Dusty protoplanetary disks

Dusty protoplanetary disks

ALMA displayed a protoplanetary disk around a young solar-type star TW Hydra. The insert shows the approximate distance from the star with the Earth-Sun distance. Scientists studied 284 disks in three neighboring areas to understand the principles of their development.

Planetary systems are formed from gas and dust disks around young stars. But the details of the formation are still not completely clear. It involves many physical processes, including accretion onto a star, disk contact with planetary embryos, dust grain growth, dust deposition on the middle plane of the disk, etc.

To understand these factors, the disks are observed at several wavelengths. In particular, the submillimeter wavelength range offers a way to track most of the disk in order to estimate the dust masses. The study of areas of stellar birth by devices like SMA and ALMA show that the disks have typical masses - 0.1% -0.5% of the host star. The researchers decided to carefully consider the dust on 284 protoplanetary disks in the three nearest areas of stellar formation. They managed to find clear evidence of grain growth in the spectral form of radiation for at least two regions. This result alludes to the early stage of planet formation.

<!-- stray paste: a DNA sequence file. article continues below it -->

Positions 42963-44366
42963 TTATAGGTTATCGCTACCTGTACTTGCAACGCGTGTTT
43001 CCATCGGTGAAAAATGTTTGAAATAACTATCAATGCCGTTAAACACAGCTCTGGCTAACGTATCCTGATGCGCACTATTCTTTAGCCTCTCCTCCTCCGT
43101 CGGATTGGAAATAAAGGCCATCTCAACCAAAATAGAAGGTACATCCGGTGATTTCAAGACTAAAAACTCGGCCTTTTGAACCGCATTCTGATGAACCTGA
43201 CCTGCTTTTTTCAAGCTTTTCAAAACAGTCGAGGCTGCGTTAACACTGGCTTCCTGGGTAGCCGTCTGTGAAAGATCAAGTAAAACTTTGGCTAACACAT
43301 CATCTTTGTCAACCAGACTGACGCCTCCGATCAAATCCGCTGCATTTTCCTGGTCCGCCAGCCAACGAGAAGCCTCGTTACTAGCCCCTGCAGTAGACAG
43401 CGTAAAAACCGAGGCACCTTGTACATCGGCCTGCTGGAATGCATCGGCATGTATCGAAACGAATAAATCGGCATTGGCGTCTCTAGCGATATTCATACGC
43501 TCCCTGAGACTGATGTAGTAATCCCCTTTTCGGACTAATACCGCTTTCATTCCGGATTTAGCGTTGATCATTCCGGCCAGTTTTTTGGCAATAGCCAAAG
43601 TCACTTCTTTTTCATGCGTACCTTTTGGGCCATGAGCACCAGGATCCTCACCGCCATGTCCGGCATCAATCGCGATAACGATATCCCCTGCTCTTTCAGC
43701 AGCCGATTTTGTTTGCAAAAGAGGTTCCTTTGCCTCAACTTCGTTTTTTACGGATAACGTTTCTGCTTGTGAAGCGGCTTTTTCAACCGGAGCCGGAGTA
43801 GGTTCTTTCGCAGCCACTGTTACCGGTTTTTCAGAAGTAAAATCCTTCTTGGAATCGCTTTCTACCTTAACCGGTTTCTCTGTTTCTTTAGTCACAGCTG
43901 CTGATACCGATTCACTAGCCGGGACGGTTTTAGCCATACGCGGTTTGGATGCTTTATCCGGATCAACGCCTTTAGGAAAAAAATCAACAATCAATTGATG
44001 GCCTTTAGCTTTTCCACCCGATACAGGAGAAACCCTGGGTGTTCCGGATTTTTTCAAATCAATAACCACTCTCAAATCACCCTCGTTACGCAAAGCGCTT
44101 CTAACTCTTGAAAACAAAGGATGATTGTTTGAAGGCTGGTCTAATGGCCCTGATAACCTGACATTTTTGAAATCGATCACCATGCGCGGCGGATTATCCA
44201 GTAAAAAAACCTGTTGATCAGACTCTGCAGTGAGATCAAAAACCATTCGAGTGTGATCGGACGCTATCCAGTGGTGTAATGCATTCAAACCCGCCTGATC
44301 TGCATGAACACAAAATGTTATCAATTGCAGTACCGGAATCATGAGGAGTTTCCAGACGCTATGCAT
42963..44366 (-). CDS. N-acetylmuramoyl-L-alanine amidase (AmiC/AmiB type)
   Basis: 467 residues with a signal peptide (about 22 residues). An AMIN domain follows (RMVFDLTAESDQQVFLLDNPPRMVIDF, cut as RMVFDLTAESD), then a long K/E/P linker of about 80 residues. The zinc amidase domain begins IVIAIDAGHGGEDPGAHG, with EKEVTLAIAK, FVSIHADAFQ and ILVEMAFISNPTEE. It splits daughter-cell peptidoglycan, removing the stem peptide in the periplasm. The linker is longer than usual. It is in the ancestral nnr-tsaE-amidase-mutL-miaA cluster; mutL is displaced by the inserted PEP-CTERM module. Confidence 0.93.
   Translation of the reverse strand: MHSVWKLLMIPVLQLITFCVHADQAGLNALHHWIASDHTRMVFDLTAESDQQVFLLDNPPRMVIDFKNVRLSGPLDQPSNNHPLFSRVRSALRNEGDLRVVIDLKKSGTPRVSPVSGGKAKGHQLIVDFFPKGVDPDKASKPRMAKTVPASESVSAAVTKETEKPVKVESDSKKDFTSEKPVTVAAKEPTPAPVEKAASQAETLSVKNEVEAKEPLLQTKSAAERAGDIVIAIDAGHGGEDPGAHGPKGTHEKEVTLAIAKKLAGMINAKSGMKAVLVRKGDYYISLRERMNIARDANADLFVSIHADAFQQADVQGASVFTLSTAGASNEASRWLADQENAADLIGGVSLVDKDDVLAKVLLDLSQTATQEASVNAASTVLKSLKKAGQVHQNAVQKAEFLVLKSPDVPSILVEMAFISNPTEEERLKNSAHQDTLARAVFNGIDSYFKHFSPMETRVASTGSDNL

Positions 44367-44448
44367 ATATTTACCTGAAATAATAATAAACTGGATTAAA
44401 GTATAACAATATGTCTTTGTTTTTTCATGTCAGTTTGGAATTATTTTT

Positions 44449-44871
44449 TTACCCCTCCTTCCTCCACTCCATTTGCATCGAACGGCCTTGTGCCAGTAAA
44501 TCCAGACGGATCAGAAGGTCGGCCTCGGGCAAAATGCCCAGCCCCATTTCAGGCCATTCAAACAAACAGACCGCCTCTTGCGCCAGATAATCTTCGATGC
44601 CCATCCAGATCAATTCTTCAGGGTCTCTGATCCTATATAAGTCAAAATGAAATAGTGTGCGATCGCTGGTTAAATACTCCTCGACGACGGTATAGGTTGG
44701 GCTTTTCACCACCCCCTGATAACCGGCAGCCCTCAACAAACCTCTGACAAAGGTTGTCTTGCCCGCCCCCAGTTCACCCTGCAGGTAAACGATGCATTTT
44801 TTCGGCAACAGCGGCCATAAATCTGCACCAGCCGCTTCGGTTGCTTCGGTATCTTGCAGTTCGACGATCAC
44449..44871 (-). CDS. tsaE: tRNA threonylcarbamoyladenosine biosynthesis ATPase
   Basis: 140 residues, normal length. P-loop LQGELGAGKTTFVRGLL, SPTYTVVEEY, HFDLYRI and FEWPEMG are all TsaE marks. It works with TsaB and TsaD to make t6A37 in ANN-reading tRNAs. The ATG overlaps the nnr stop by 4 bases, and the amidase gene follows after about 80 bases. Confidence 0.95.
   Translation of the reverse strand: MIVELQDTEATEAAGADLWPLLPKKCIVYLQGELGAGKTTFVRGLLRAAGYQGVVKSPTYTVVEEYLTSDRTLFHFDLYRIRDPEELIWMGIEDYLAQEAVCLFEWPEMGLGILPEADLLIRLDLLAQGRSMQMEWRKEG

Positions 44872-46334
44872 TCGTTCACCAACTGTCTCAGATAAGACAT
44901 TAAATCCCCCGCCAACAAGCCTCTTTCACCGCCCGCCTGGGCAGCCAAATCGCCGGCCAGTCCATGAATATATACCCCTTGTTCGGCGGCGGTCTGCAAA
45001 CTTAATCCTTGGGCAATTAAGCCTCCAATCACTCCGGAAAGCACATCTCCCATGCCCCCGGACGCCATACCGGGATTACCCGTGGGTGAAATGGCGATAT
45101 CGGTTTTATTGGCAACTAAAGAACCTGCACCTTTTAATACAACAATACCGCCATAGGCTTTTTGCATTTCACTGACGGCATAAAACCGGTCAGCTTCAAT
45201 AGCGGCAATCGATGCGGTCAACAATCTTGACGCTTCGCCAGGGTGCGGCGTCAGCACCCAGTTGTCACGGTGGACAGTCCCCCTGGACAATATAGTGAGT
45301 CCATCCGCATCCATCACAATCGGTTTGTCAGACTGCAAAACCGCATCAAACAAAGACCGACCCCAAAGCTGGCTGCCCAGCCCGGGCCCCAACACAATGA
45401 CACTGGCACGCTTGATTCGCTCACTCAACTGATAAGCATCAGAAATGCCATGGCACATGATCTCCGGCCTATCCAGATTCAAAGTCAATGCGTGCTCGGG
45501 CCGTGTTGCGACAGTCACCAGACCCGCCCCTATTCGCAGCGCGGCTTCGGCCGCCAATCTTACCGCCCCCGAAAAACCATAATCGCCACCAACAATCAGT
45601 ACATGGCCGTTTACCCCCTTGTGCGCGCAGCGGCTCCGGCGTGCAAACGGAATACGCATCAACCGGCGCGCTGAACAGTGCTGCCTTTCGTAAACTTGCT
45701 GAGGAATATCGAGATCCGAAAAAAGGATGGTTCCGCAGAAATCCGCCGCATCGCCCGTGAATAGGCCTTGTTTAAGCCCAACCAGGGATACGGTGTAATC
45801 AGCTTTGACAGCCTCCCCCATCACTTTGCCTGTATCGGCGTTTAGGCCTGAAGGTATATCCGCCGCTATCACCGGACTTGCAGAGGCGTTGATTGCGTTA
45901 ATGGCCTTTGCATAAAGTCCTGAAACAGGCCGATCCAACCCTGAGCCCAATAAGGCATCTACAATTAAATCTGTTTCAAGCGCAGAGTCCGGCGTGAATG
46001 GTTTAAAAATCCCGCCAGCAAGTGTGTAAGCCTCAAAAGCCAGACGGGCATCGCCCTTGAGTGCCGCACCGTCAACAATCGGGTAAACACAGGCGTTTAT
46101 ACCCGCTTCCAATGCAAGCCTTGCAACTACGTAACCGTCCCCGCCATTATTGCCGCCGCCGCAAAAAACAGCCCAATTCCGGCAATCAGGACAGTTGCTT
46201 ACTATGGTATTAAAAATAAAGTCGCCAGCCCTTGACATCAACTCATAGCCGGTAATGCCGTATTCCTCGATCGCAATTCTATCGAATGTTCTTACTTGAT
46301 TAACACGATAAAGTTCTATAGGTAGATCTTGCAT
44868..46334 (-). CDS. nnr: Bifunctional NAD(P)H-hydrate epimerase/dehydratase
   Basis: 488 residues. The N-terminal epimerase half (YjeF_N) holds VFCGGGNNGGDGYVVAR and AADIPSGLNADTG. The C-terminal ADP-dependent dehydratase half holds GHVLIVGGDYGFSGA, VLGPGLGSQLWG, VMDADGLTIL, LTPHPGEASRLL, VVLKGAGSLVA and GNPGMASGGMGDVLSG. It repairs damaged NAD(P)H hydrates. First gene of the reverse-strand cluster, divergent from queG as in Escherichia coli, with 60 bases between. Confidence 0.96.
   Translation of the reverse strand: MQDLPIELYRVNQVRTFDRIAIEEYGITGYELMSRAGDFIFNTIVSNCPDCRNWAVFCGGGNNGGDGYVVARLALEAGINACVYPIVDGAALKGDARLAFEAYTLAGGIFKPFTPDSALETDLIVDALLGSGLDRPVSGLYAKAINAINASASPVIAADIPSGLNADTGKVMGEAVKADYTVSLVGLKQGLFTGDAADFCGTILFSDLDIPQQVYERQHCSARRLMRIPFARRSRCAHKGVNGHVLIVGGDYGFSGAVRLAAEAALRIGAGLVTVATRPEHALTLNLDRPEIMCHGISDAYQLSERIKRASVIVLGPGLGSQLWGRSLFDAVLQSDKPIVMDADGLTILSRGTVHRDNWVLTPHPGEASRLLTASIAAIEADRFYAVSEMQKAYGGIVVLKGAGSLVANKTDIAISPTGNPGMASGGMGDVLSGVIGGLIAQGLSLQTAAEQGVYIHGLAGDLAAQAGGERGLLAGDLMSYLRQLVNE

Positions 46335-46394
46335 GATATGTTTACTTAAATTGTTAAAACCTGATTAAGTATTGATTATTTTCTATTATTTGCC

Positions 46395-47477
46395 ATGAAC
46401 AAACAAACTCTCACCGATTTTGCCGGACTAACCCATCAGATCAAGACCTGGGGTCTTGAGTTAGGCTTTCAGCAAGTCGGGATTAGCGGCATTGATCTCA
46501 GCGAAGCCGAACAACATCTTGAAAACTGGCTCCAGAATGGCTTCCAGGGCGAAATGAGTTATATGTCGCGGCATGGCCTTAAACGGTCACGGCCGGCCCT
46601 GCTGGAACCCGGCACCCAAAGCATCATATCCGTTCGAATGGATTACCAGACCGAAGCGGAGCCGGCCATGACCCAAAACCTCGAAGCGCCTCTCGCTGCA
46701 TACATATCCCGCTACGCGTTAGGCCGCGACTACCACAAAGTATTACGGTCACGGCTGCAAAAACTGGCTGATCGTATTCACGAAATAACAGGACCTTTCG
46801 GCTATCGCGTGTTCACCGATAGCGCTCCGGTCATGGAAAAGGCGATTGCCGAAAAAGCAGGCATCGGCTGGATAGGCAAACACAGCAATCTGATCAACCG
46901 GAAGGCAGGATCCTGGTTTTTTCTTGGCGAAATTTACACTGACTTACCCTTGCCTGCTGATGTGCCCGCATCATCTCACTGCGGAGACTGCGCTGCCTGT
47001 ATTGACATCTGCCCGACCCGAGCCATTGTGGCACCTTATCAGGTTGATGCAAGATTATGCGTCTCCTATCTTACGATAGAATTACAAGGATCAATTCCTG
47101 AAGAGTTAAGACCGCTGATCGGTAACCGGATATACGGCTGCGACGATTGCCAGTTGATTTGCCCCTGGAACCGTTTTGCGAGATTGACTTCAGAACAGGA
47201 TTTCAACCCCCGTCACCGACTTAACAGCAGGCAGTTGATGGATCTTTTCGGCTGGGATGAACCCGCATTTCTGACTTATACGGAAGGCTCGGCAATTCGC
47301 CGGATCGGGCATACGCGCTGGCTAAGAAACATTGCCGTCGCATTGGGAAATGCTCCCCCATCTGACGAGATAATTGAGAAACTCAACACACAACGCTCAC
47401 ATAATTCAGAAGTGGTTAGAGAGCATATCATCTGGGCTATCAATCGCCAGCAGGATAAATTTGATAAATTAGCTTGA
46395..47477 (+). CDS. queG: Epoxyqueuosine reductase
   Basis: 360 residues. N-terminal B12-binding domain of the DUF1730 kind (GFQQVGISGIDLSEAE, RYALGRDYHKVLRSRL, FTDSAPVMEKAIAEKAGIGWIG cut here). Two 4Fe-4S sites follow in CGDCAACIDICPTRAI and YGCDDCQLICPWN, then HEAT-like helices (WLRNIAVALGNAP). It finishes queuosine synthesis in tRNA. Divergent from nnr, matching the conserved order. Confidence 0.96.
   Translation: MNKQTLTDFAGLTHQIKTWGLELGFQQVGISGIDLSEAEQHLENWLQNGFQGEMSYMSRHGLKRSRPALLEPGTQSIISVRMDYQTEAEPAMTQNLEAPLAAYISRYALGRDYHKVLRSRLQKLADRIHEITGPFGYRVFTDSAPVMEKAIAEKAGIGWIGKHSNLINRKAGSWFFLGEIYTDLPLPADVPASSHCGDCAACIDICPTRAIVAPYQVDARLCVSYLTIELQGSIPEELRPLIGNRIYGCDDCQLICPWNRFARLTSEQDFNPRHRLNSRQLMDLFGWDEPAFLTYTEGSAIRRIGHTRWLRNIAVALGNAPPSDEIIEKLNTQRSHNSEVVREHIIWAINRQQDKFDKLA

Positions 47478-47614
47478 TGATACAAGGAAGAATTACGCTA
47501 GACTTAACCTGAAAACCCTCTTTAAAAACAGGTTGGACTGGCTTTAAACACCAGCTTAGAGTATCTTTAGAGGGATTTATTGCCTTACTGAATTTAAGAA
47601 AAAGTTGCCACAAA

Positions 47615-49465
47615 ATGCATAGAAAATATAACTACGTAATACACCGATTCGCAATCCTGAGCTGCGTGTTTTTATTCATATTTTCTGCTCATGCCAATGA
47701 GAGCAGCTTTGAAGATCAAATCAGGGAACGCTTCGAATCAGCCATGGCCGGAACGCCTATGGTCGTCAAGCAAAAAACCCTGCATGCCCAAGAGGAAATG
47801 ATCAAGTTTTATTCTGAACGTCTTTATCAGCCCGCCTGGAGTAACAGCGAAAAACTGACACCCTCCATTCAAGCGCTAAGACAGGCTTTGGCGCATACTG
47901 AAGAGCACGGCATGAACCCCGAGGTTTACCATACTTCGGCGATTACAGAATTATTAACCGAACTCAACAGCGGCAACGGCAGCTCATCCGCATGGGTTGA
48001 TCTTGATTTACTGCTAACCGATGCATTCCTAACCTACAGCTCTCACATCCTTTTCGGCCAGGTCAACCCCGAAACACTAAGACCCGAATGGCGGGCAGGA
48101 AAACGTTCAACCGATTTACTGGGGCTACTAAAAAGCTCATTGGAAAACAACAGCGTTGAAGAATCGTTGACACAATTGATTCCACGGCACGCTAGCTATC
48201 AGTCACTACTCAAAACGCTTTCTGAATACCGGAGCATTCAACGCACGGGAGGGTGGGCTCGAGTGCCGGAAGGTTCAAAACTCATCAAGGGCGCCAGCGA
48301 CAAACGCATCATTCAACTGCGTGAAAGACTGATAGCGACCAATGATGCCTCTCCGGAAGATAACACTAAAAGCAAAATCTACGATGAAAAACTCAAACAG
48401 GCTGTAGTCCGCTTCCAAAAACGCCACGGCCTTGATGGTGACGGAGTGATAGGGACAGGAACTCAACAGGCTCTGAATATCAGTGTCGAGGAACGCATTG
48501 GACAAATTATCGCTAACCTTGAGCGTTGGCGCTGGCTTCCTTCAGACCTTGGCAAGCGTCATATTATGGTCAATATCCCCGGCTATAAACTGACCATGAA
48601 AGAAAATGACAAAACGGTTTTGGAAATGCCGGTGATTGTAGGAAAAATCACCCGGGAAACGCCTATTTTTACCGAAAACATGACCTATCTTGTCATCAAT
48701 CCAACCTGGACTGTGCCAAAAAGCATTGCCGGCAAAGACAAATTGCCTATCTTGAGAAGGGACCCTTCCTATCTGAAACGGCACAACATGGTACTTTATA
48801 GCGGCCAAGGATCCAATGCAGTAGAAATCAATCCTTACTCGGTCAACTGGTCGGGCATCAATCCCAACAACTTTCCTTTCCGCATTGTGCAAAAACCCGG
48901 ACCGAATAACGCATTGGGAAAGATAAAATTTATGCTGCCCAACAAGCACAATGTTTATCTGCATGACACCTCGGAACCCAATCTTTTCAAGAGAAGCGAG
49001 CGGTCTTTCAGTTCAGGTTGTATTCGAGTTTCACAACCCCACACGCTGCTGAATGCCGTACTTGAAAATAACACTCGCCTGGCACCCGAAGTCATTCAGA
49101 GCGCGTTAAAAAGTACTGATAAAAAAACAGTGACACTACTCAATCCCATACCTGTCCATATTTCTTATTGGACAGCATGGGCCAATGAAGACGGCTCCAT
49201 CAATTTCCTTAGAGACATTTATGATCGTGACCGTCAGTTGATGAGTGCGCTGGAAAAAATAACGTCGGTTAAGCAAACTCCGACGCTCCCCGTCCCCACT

They also found out that the average temperature index of dust is 40-50 K. Disks in three areas turned out to be the same. Now the team plans to conduct additional observations in order to compile complete statistics.

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